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J Affect Disord. 2005 Mar;85(1-2):207-15.

Temperamental commonalities and differences in euthymic mood disorder patients, creative controls, and healthy controls.

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Department of Psychiatry and Behavioral Sciences, Stanford University School of Medicine, 401 Quarry Road, Room 2350, Stanford, CA 94305-5723, USA.



Understanding of mood disorders can be enhanced through assessment of temperamental traits. We explored temperamental commonalities and differences among euthymic bipolar (BP) and unipolar (MDD) mood disorder patients, creative discipline graduate student controls (CC), and healthy controls (HC).


Forty-nine BP, 25 MDD, 32 CC, and 47 HC completed self-report temperament/personality measures including: The Affective Temperament Evaluation of Memphis, Pisa, Paris and San Diego (TEMPS-A); the Revised NEO Personality Inventory (NEO-PI-R); and the Temperament and Character Inventory (TCI).


Euthymic BP, MDD, and CC, compared to HC, had significantly increased cyclothymia, dysthymia and irritability scores on TEMPS-A; increased neuroticism and decreased conscientiousness on NEO-PI-R; and increased harm avoidance and novelty seeking as well as decreased self-directedness on TCI. TEMPS-A cyclothymia scores were significantly higher in BP than in MDD. NEO-PI-R openness was increased in BP and CC, compared to HC, and in CC compared to MDD. TCI self-transcendence scores in BP were significantly higher than in MDD, CC, and HC.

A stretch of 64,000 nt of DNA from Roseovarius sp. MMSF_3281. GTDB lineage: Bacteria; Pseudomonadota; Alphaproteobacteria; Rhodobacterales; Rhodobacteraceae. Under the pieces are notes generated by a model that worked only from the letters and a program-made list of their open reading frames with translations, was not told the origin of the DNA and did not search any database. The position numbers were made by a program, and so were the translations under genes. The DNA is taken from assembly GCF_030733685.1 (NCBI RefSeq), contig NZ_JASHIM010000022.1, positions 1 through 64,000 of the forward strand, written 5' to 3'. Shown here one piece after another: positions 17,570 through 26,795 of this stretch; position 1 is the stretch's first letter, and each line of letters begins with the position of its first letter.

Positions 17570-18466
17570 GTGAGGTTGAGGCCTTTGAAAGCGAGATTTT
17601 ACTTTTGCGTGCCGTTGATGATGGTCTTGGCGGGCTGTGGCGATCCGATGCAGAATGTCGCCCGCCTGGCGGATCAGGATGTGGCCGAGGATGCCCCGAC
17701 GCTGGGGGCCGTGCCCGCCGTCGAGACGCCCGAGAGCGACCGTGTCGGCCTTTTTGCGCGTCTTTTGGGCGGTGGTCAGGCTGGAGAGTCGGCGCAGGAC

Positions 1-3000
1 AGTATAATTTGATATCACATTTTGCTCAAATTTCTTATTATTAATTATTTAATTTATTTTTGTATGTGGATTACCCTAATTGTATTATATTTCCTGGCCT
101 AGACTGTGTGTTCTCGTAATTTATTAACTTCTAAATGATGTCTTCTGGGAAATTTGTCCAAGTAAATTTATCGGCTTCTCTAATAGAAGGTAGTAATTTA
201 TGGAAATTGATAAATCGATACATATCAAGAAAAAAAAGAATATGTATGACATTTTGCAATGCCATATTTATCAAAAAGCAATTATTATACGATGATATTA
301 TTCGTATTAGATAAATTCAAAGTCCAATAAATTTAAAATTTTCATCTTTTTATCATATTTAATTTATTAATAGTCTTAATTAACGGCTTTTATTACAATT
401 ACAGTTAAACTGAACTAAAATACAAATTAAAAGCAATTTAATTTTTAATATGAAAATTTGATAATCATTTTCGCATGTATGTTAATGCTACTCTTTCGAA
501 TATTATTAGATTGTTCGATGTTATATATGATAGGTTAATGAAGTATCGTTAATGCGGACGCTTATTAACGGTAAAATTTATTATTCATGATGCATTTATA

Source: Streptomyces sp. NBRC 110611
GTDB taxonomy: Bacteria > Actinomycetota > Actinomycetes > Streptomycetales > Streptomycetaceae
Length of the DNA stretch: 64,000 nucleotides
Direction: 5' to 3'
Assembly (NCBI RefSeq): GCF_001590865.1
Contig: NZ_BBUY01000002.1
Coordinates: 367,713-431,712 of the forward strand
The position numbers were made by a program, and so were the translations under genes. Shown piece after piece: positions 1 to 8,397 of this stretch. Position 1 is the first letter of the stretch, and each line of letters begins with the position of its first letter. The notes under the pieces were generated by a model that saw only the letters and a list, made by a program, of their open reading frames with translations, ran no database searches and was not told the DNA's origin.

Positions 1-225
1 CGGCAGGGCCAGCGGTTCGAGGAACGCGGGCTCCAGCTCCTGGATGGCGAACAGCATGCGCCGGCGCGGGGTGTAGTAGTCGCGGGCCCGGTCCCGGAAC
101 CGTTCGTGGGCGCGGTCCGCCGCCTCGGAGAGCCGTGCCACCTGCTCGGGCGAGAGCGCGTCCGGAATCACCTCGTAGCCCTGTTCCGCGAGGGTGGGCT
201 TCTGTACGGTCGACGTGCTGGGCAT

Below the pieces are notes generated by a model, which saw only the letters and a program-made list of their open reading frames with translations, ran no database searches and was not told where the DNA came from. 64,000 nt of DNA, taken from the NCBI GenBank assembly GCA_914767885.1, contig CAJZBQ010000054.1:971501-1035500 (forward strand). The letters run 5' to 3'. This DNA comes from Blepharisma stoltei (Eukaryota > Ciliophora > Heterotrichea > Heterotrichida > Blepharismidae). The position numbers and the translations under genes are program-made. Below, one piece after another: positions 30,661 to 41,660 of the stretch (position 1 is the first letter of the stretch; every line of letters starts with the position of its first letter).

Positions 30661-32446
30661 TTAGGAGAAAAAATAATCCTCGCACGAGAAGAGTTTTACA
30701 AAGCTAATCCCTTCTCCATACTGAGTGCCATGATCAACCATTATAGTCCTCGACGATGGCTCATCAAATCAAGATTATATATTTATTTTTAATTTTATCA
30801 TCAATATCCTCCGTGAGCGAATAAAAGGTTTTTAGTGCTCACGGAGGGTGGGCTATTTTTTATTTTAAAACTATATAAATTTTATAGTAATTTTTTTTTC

Most of the subjects were not professional artists, and represented many fields; temperament might be different in different art fields.


Euthymic BP, MDD, and CC compared to HC, had prominent temperamental commonalities. However, BP and CC had the additional commonality of increased openness compared to HC. BP had particularly high Cyclothymia scores that were significantly higher then those of MDD. The prominent BP-CC overlap suggests underlying neurobiological commonalities between people with mood disorders and individuals involved in creative disciplines, consistent with the notion of a temperamental contribution to enhanced creativity in individuals with bipolar disorders.

[Indexed for MEDLINE]

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